Light Smoke Showing, Then Heavy Fire & Major Collapse: Part 3

As we have been reporting over the past two months, on Jan. 18, 2014, the Manhasset-Lakeville Fire Department (M-LFD) of Long Island, NY, was alerted to respond to a reported fire in a dwelling. What happened on that call teaches a lesson for all of us...


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As we have been reporting over the past two months, on Jan. 18, 2014, the Manhasset-Lakeville Fire Department (M-LFD) of Long Island, NY, was alerted to respond to a reported fire in a dwelling. What happened on that call teaches a lesson for all of us. Our sincere thanks to M-LFD Chief of Department Christopher Pisani and Deputy Chiefs Kirk Candan, Michael Farrone, Scott Garrigan and Mark Kiess for their assistance in sharing this report. Additional thanks to Lieutenant Sean Dolan, Firefighter John McCann, Lieutenant Lee Genser, EMT Tracey Dolan, Fire Commissioners Donald T. O’Brien, Andrew J. DeMartin and Brian J. Morris as well as all the members and mutual aid departments who responded to this incident.

 

The following account is by M-LFD Deputy Chief Mike Farrone:

I was the last chief officer to arrive on the scene. Chief Pisani was setting up the command post and Chiefs Candan and Kiess were already inside the fire building. The smoke outside was so light that I remember asking Chief Pisani which house was on fire.

I entered the first floor of the home to help coordinate companies operating and was met by light smoke and no heat. The smoke was so light I did not even go on my SCBA (self-contained breathing apparatus). Command ordered us to open windows, but not to do any unnecessary damage to the home to relieve the minor smoke condition. While members were opening a French door on the C side, I observed fire coming from a floor heat vent. I ordered, by radio, the second hoseline to extinguish this fire so it would not spread to curtains nearby.

A primary search was conducted on both the first and second floors. These were both negative. Ex-Captain John McCann was conducting a search on the first floor in a bedroom and bathroom near the D side of the home. He alerted me that the floor in a closet had been burned through. The smoke and heat on the first floor had become worse and I donned my air mask.

Using a thermal imager from the doorway of the bedroom I was able to guide Ex-Captain McCann around the bedroom during his search. There were a few hot spots on the floor and he stated the floor was soft in some areas. He exited the room and we spoke about the fire traveling in the basement. He also noted the worsening fire conditions on the first floor. At this point, conditions were getting worse as we opened windows.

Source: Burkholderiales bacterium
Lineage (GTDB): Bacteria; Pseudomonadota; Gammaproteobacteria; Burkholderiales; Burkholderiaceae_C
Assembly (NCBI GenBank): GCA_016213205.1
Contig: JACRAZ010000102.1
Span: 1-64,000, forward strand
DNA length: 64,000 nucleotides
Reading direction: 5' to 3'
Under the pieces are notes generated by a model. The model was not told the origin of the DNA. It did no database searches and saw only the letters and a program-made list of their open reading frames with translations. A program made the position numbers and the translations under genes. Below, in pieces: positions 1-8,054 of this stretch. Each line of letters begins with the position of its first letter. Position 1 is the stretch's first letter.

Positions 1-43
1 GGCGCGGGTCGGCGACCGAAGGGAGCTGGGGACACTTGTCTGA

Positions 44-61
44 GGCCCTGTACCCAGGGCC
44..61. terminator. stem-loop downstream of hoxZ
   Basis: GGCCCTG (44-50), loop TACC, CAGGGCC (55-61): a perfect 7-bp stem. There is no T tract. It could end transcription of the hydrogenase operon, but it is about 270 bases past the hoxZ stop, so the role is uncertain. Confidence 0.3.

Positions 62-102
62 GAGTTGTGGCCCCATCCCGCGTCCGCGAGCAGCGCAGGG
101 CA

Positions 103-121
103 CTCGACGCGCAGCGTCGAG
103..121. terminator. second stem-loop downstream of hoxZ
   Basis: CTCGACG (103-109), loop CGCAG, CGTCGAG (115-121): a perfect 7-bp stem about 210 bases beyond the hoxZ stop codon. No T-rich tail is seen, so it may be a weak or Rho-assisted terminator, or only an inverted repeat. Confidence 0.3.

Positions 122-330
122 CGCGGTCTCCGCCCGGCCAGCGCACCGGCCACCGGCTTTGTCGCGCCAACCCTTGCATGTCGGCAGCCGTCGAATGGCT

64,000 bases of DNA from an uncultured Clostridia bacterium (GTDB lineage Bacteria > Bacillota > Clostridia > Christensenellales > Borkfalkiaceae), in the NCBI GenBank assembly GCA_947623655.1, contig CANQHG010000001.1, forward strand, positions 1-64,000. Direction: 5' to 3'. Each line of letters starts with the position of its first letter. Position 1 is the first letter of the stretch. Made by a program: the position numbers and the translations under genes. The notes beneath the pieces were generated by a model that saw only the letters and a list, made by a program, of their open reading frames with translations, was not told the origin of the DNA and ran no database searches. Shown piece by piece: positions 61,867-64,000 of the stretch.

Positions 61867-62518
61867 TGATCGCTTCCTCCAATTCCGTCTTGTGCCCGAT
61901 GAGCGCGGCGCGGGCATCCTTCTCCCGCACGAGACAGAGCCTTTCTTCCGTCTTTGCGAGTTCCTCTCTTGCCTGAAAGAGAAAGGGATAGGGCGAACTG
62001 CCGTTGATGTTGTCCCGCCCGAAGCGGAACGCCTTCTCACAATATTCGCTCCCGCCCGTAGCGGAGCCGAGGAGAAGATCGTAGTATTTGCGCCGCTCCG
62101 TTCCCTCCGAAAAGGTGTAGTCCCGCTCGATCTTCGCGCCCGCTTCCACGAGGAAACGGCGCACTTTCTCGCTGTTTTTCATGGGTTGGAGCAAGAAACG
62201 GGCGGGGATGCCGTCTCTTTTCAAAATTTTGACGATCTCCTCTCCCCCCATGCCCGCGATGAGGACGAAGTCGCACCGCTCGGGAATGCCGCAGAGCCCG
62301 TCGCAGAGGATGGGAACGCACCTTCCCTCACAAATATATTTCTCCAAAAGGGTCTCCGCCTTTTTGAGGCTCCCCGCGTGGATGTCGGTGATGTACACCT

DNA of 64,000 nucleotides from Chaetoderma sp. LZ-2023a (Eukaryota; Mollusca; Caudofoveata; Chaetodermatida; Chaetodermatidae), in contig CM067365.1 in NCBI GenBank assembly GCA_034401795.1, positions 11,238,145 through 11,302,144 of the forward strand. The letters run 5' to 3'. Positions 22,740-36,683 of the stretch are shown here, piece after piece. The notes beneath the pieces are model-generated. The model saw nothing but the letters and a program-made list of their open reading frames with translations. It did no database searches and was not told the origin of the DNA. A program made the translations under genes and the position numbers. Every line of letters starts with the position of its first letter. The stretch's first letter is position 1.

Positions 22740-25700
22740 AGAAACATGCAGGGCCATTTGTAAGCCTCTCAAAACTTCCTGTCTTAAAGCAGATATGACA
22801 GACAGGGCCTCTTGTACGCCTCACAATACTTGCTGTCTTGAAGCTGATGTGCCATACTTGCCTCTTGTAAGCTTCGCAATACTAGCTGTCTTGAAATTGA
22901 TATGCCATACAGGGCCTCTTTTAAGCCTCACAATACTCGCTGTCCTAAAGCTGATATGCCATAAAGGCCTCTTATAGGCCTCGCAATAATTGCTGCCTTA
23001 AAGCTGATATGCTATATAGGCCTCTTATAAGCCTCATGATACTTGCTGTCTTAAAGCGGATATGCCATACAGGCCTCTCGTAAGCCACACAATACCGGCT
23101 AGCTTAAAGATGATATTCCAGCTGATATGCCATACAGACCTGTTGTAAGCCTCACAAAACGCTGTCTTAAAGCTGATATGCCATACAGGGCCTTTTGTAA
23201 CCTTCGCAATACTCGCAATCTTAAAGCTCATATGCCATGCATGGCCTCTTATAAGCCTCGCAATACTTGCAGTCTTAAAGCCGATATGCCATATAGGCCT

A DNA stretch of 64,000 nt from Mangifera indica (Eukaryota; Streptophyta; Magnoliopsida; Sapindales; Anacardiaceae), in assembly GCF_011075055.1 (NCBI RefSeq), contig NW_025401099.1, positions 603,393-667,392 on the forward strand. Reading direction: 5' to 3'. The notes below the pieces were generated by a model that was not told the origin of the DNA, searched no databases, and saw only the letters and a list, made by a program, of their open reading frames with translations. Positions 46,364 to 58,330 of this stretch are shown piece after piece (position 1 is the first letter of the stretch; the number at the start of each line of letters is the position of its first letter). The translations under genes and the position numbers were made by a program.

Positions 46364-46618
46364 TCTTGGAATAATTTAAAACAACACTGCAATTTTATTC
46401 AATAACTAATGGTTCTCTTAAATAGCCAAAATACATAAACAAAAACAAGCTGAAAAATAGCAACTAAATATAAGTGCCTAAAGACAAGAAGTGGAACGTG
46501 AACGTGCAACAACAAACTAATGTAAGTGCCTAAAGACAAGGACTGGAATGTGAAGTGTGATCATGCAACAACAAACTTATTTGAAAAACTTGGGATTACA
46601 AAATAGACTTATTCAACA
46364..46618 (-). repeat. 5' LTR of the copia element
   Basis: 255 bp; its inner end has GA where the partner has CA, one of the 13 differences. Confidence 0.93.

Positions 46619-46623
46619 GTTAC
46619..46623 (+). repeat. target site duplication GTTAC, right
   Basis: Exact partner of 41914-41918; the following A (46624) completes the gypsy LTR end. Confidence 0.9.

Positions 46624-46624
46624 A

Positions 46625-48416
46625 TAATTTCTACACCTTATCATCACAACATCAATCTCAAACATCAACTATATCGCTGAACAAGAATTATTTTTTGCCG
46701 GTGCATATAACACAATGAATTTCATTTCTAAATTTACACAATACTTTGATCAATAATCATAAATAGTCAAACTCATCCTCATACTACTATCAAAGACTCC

I had members open up an area of the wall near the garage on the B side and smoke was pushing from the openings we had just made. What we saw did not add up to the reports from the basement that they had extinguished the fire. Fortunately, Chief Candan had left the building to speak to command and when he reentered he observed that the first-floor entry area was now tilted. He made an urgent transmission to command of his finding and Chief Pisani ordered the house evacuated of all members. I left the dwelling last to make sure all members had left safely. All members were accounted for and a defensive operation was initiated.

This fire was a real eye opener; we could have lost almost 20 members who were operating inside the home. The members had to evacuate from the basement so quickly that they had to leave the first-due attack line in the basement. That is how fast conditions went bad. This all occurred within 10 minutes of my arrival. I am still amazed at how fast this fire went from a “nothing fire” to getting away from us and losing the entire house. Thankfully, all of our members are safe.

 

The following account is from M-LFD Lieutenant Sean Dolan:

Upon my arrival, there was “nothing showing” from the large, 2½-story, 5,000-plus-square-foot private dwelling. I met with Deputy Chief Kiess at the top of the basement stairs, where he reported something was on fire in the basement toward the front of the house. Kneeling at the top of the basement stairs, I donned my mask, preparing to enter the basement. Only a little smoke was venting out of the doorway to the basement, yet heavy smoke was pushing from around the doorframe to the basement, indicating we had a “structural fire” as opposed to a “contents fire” (important information at any fire, but even more so when you are dealing with wood-truss construction).

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